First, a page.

The bottom line is, that with the passing of the healthcare reform legislation, which seeks to increase access to medical care by more covered people, this proposal will serve to “relieve pressure on our limited health care providers in the United States, restrain costs and, most importantly, provide relief to the tax-payers of the United States.”





As the so-called baby boomers (born in 1946 onwards) start to retire and become Medicare eligible, Medicare expenditures will increase significantly, which will require increased funding. This increase in funding ultimately is borne by the American taxpayers. A significant number of these boomers are foreign-born residents who immigrated to the U.S. in the 70’s and early 80’s. Some of these retirees, an estimated ten to fifteen percent would like to return to their country of origin, on a full or part time basis, where they will stay and spend much and perhaps most of their retirement years.  With their American pensions or Social Security and other income, they can live comfortably, (perhaps even affording maids and personal drivers) in tropical countries, content in the familiarity of their culture, and free of the hassles of winter weather.


Unfortunately, they currently elect to remain in the United States because their primary source of medical coverage – Medicare does not cover medical services outside of the United States except Guam and in limited circumstances such as medical emergencies while traveling or passing through foreign countries.


This proposed Medicare coverage would only be available in countries where a Medicare attaché will be present. A Medicare/medical attaché’s office would be recommended for countries that have or are expected to have a significant number of retirees who are Medicare beneficiaries as a result of this proposed coverage adjustment. In order for countries to qualify for a Medicare attaché, they must have a certain number of FBRs (or perhaps non-FBRs1) to provide sufficient Medicare savings to justify the expense of the attaché.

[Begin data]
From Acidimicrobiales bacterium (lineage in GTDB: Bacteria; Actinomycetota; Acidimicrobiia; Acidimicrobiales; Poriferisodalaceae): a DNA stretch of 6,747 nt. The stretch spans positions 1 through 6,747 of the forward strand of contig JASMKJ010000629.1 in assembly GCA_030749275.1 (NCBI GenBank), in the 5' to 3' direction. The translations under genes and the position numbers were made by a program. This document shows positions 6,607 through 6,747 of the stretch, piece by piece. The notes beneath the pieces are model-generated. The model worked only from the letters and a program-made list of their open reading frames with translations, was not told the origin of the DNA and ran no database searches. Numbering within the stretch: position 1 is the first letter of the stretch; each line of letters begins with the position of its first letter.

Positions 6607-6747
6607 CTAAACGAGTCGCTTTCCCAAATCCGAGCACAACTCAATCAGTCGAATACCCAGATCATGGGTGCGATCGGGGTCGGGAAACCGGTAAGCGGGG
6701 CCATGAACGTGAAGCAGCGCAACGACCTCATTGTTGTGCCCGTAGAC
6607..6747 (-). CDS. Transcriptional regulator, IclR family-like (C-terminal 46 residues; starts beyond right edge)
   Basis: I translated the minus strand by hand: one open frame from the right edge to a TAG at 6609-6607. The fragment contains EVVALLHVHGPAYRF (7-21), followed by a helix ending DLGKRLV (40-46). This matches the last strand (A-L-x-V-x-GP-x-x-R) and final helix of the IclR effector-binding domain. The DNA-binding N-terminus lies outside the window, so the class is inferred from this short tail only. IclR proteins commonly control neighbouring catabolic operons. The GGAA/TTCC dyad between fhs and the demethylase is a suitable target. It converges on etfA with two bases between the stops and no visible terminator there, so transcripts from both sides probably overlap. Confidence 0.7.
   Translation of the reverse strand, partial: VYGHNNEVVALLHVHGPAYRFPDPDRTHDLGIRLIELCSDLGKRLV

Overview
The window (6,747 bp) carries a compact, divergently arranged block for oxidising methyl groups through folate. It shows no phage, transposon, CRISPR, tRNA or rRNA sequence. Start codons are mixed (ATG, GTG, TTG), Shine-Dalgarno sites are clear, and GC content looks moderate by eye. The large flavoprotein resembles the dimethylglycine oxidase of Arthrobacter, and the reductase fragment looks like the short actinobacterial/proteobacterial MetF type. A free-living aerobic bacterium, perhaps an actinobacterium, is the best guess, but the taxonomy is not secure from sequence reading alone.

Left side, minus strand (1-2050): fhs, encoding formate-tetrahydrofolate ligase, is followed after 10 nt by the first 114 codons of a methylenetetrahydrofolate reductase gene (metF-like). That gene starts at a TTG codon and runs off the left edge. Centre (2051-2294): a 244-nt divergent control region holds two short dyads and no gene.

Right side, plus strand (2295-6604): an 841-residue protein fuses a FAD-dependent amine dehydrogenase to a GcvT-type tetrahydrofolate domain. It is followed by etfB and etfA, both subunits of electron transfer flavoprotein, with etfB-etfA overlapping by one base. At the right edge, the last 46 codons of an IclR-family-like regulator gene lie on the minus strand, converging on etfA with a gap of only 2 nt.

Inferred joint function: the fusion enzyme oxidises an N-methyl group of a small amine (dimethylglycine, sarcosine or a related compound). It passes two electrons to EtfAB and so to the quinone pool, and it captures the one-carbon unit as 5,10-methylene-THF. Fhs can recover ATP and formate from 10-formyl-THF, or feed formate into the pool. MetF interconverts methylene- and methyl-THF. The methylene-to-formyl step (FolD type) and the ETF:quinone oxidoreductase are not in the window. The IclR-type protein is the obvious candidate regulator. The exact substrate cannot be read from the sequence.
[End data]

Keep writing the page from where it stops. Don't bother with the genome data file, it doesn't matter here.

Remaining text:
T here are seven identified countries that currently would be expected to receive approximately about fifty three percent (53%) of these FBRs who currently are living in the United States. The funding of Medicare attachés offices in these countries, (which is estimated to cost an amount approximating 1% of the estimated savings of this proposal, thus would be economically justifiable. (See Note #1 and Table 1, as published in a separate article in this section).


There have been several requests by certain ethnic and other groups to extend Medicare/medical coverage to U.S. citizen retirees wanting to live, or currently living, in other countries. However, their requests have not to date been fruitful. Understandably, the provision of such coverage raises questions of logistics and expenses, not to mention the control of fraud. This proposal addresses these concerns through the presence of Medicare attachés, who will function as gatekeepers, doing medical procedure predetermination of appropriate medical services, credentialing of medical providers, and controlling fraud.


According to the U.S. Census Bureau, in 2011, there will be 4,135,626 FBRs 65 and over, from Mexico (2,636,044), China (259,861), Philippines (327,556), India (290,121), El Salvador (212,131), Vietnam (211,507), and Korea (198,405) for a total of 4,135,626.


If 10% of these FBRs will return to their country of origin, the U.S. Medicare savings will be $2.9-billion and if 15%, savings will be $4.1-billion. # # #


Editor’s Note: To contact the author, please e-mail him at:  (


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Last Updated on Saturday, 21 April 2012 17:08